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ARRL Propagation Bulletin ARLP013 (2007)

ARLP013 Propagation de K7RA

QST de W1AW  
Propagation Forecast Bulletin 13  ARLP013
From Tad Cook, K7RA
Seattle, WA  March 23, 2007
To all radio amateurs 

ARLP013 Propagation de K7RA

For the past ten days we've observed no sunspots at all. Periods
like this, or longer, are expected at the bottom of the sunspot
cycle. As mentioned in a recent bulletin, the latest projection for
smoothed sunspot numbers from NOAA Space Environment Center has the
solar minimum at February through April 2007, with a smoothed
sunspot number of 11. You can see the table on page 10 of the
Preliminary Report and Forecast at,
Another way to look at it is that the minimum is projected between
December 2006 and July 2007, with a smoothed sunspot number of 12 or

Randy Crews, W7TJ notes that the graph at
tells the story on recent trends.

But reports still arrive weekly of operators working long distance,
even at the bottom of the cycle. Mike Carter, K8CN of Durham, New
Hampshire says he runs 50 watts CW into a wire 60 feet long and 20
feet at its highest. He's worked a lot of South Pacific DX on 40
meters from 1100-1200z, and Europe, Africa and the Caribbean on 30
meters around 2100-2300z.

The lower part of the HF spectrum is a good place to operate at the
bottom of the sunspot cycle. Unlike 10 or 15 meters, 160 and 80
meters won't be bothered by a low MUF (Maximum Usable Frequency), a
consequence of the lack of sunspots. With less solar activity comes
less problems with geomagnetic disturbances, which can be frequent
toward the top of the cycle.

Wednesday night about an hour after local sunset I operated 60
meters from my car, using one of those inexpensive popular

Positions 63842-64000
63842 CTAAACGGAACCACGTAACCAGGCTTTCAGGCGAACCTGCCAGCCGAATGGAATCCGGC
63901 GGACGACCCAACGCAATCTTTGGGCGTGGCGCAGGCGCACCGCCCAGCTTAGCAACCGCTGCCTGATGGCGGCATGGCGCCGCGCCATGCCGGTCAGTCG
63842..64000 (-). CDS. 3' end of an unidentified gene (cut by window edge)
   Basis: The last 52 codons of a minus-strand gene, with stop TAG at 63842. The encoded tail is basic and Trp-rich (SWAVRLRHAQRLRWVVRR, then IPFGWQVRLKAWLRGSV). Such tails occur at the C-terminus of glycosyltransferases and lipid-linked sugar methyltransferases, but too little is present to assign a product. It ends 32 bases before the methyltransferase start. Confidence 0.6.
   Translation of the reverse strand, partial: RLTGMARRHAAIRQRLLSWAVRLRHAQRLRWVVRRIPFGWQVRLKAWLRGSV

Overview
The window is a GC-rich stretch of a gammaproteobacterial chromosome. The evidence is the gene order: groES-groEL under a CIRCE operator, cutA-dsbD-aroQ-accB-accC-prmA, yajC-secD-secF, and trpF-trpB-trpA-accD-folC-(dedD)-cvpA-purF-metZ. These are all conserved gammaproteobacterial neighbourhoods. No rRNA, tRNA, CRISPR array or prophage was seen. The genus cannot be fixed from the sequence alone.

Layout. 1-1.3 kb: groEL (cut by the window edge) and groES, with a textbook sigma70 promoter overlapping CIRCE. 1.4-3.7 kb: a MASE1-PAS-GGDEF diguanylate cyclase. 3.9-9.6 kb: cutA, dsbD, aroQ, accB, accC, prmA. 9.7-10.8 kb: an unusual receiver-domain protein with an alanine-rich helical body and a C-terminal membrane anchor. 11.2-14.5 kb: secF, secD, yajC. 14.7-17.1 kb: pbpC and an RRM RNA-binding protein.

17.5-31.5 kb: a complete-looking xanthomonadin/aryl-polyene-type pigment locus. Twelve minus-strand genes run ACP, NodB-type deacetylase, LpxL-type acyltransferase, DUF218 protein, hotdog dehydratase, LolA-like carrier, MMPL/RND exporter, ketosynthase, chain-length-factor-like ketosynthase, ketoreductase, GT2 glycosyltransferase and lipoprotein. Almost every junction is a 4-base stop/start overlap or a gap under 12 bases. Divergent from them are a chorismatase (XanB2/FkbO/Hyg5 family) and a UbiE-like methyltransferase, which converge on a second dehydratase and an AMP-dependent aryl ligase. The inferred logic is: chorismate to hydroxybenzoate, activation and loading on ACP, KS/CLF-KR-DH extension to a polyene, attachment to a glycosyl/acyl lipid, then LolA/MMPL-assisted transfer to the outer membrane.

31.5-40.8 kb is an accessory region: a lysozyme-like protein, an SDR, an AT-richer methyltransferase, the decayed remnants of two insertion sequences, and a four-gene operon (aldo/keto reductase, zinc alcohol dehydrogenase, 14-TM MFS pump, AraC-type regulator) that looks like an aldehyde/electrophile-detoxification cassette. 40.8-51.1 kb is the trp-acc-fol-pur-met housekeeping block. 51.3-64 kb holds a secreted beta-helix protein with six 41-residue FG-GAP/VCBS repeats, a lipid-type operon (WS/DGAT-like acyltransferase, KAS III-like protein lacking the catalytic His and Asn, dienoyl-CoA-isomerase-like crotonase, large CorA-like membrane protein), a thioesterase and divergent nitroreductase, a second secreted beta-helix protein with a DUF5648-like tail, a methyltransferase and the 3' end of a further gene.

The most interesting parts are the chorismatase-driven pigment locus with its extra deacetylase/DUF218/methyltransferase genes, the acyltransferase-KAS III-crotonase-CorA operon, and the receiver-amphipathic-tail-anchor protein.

single-band mobile whips mounted on the trunk. This antenna can't be
very efficient, as the length is only about .045 wavelength. 60
meters is an unusual channelized band, with just 5 channels, the top
at just above 5.4 MHz. Upper-sideband SSB is the only permitted
mode, with transmit power limited to 50 watts ERP. The atmospheric
noise was high, and the static crashes probably from far-away

I made contact with Frank Miller, K9HMB of Harvard, Illinois, nearly
1700 miles to the east of me, and was surprised to receive an S9
signal report. Later, a glance at his antennas at told me what kind of station was receiving K7RA
so strongly. See if you can find the photo of a large commercial
crane "adding a third beam to the stack."

You can see more info on operating in the 60 meter band on the ARRL
web site at,

Dramatic solar images from the Japanese Hinode spacecraft prompted
numerous emails this week. The messages referred to a NASA article
at and a New Scientist article at, has a movie from the
spacecraft at or for today you can see it
at, Clicking on the movie URL should
launch a media player on your personal computer. I found the movie
better on the second viewing, because all of the content had been
buffered and the motion was smooth.

This weekend is the CQ World Wide WPX SSB Contest. There probably
won't be any sunspots, although a few are on the way. The sunspot
number will probably be 0 or 11. The higher frequencies won't be
fantastic, but geomagnetic conditions are expected to be stable and
quiet. The U.S. Air Force predicts a planetary A index for March
23-29 at 5, 5, 10, 15, 20, 10 and 5. Geophysical Institute Prague
says that March 23 should be quiet to unsettled, March 24-25
unsettled, March 26-27 unsettled to active, March 28 unsettled, and
March 29 quiet.

If you would like to make a comment or have a tip for our readers,
email the author at,

For more information concerning radio propagation, see the ARRL
Technical Information Service at, For a detailed
explanation of the numbers used in this bulletin see, An archive of past
propagation bulletins is at,
Monthly propagation charts between four USA regions and twelve
overseas locations are at,

Sunspot numbers for March 15 through 21 were 0, 0, 0, 0, 0, 0 and 0
with a mean of 0. 10.7 cm flux was 69.2, 68.7, 69.3, 70.5, 70.1,
72.6, and 72.8, with a mean of 70.5. Estimated planetary A indices
were 8, 10, 8, 3, 2, 2 and 2 with a mean of 5. Estimated
mid-latitude A indices were 5, 11, 8, 1, 1, 1 and 1, with a mean of


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